One childhood morning, I woke up and realized that I could be seen and heard, but not felt. I couldn’t touch my alarm clock; I couldn’t touch my sheets. I was just an empty pattern of light. All that was left of me was my awareness.

My mom cried for a week when she found out. She tried to hug me, to stroke my hair, but everything passed through me. Finally she settled for sitting with me at the kitchen table and placing her hand on top of mine, so they existed in space together, like overlapping slides on a projector. My dad didn’t cry. He turned stony faced, and didn’t talk to me much. But sometimes I’d hear noises coming from the locked door to my parents’ room, and I swear that once in a while, my dad would cry for me.

Eventually, life continued. I went back to school. Luckily, I could imagine myself new clothes, so I wasn’t stuck in a set of green flannel pajamas forever. At first most of the kids didn’t notice my problem. But I couldn’t pick up pencils. I couldn’t turn pages. I couldn’t kick the soccer ball in gym class. My teachers gave me special permission to take all my tests orally. When the kids found out what I was, they started throwing paper airplanes through my head in class. I did my best not to react, though, so soon enough, they all left me alone.

I never had a girlfriend in high school or college. Of course not; I was gay. I never told my parents; I never had to. They’d ask if I was seeing anyone, and I’d say, “No, Mom. No, Dad. You both know that I can’t be touched.”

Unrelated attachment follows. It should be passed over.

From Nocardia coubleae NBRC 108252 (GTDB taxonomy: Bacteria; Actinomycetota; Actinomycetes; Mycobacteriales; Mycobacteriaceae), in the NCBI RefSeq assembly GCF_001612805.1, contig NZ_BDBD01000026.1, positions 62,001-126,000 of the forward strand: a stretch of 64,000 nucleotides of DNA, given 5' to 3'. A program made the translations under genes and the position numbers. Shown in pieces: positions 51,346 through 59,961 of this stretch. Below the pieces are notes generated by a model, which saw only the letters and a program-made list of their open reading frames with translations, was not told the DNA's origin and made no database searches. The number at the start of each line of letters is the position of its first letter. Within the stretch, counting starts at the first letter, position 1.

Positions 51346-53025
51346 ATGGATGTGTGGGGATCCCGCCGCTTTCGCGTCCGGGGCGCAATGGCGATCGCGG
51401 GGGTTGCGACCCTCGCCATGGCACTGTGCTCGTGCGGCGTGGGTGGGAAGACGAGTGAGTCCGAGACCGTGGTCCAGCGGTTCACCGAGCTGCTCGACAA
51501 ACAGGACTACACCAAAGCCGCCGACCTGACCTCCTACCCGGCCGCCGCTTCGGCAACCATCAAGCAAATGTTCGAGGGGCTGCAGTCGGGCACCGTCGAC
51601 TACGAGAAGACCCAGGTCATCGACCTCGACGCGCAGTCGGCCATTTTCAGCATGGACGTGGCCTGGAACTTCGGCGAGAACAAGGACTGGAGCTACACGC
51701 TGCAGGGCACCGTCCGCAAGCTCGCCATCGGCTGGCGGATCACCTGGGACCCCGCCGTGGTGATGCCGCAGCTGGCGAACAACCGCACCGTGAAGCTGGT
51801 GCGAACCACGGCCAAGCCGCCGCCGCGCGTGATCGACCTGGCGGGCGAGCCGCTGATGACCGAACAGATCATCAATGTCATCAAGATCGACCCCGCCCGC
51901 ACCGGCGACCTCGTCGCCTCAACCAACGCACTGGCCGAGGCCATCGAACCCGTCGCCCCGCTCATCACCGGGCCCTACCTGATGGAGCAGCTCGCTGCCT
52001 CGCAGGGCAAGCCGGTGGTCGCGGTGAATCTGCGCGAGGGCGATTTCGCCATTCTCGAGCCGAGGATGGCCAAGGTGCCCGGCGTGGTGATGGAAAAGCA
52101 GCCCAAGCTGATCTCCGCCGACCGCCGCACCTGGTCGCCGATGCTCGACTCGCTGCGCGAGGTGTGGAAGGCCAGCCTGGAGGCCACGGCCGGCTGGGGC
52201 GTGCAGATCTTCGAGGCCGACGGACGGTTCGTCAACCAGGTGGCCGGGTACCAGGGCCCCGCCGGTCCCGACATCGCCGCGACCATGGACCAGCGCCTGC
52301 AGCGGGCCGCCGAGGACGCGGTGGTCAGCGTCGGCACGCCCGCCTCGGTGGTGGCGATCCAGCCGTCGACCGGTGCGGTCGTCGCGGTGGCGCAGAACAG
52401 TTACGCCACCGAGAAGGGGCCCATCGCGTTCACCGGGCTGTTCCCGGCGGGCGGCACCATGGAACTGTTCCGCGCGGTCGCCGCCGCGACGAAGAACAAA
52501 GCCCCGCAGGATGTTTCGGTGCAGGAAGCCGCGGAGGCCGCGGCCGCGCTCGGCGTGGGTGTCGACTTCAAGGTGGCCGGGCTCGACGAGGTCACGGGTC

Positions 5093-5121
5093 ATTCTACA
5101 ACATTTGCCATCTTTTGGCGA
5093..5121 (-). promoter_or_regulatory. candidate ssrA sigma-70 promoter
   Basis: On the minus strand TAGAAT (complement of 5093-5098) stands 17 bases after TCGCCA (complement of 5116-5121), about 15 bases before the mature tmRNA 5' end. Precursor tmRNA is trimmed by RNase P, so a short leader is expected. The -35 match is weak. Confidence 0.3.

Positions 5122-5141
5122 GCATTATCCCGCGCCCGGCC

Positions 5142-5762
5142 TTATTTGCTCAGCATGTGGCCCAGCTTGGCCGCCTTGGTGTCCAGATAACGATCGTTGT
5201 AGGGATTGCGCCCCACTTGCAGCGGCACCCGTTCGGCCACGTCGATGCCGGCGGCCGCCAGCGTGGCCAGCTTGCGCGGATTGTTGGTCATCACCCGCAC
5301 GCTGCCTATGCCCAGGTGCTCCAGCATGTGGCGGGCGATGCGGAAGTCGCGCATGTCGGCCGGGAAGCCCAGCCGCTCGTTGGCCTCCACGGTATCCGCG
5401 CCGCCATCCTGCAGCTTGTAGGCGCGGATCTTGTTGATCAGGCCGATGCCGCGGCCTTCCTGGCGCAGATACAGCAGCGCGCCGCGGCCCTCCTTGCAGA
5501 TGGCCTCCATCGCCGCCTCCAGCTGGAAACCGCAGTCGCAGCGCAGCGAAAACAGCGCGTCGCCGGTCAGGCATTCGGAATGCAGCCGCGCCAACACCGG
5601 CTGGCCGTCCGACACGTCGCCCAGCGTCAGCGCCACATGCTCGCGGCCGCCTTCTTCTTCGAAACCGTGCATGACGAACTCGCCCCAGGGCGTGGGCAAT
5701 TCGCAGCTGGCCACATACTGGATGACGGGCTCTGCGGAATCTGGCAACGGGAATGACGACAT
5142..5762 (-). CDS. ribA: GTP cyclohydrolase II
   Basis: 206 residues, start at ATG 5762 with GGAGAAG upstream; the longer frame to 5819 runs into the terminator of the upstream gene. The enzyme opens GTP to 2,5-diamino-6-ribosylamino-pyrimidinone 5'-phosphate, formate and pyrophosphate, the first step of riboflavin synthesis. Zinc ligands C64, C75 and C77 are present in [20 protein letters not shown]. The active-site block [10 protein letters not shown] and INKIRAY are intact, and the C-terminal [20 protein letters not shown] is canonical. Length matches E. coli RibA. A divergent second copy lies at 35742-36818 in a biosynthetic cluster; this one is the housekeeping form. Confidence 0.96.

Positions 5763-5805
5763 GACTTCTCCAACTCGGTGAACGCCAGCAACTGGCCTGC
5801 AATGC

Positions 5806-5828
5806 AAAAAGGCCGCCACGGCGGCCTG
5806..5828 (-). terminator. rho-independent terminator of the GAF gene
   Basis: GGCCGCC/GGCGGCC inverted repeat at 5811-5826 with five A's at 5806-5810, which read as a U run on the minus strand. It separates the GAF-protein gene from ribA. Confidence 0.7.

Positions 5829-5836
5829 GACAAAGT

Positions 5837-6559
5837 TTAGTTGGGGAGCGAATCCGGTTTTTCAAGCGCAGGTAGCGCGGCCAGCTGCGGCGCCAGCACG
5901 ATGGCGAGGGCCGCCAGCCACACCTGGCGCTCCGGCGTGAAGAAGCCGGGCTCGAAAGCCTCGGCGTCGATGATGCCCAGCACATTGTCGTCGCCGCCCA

My career was lucrative. Scientists found much joy in poking me with X-rays and MRI scans to confirm over and over again that nothing was there. (I don’t know what they got out of it after the second or third time, but who am I to question scientists?) The United States government enlisted me to serve as an ambassador and negotiator on dangerous diplomatic missions. I could neither hurt anyone nor be hurt, so I was free to call bullshit with minimal repercussions. I became famous, for both my condition and my diplomacy. I retired at 65. Shortly thereafter, my parents died. I hadn’t touched either of them in 53 years.

I lived to be 82 years old. Then, over the span of a few weeks, I began to evaporate. Chunks of me faded like an old painting: an ear, a thumb, my left foot, gone. The world mourned my prolonged death as it happened. I found their mourning unsatisfactory. I couldn’t really love them, and they couldn’t really love me. After all, I couldn’t be touched.

Even now, ever since my mirage vanished, I don’t know if I’m really here.

Andrew Goehring is a recent graduate of New York University, where he studied acting, music composition, and earned a minor in creative writing. He plays D&D, he noodles on the piano, and he is a previously unpublished author.